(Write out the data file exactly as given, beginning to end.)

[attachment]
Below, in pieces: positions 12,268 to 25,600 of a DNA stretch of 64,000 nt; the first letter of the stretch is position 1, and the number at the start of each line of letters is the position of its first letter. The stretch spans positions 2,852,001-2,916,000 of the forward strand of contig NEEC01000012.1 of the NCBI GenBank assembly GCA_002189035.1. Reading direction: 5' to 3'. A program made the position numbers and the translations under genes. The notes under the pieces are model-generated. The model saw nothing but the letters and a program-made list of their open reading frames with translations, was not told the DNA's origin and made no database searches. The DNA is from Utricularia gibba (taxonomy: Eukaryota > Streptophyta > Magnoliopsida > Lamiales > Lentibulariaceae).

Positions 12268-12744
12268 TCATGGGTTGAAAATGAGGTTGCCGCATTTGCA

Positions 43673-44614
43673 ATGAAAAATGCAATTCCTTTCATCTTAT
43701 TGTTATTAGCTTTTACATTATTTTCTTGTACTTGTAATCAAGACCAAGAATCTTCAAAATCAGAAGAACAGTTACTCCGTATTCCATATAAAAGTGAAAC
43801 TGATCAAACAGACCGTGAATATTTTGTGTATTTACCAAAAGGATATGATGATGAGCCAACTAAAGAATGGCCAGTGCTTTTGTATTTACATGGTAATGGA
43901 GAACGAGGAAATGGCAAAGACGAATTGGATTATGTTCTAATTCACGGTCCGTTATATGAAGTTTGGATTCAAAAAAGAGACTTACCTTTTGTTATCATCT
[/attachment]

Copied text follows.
Below, in pieces: positions 12,268 to 25,600 of a DNA stretch of 64,000 nt; the first letter of the stretch is position 1, and the number at the start of each line of letters is the position of its first letter. The stretch spans positions 2,852,001-2,916,000 of the forward strand of contig NEEC01000012.1 of the NCBI GenBank assembly GCA_002189035.1. Reading direction: 5' to 3'. A program made the position numbers and the translations under genes. The notes under the pieces are model-generated. The model saw nothing but the letters and a program-made list of their open reading frames with translations, was not told the DNA's origin and made no database searches. The DNA is from Utricularia gibba (taxonomy: Eukaryota > Streptophyta > Magnoliopsida > Lamiales > Lentibulariaceae).

Positions 12268-12744
12268 TCATGGGTTGAAAATGAGGTTGCCGCATTTGCA

Positions 43673-44614
43673 ATGAAAAATGCAATTCCTTTCATCTTAT
43701 TGTTATTAGCTTTTACATTATTTTCTTGTACTTGTAATCAAGACCAAGAATCTTCAAAATCAGAAGAACAGTTACTCCGTATTCCATATAAAAGTGAAAC
43801 TGATCAAACAGACCGTGAATATTTTGTGTATTTACCAAAAGGATATGATGATGAGCCAACTAAAGAATGGCCAGTGCTTTTGTATTTACATGGTAATGGA
43901 GAACGAGGAAATGGCAAAGACGAATTGGATTATGTTCTAATTCACGGTCCGTTATATGAAGTTTGGATTCAAAAAAGAGACTTACCTTTTGTTATCATCT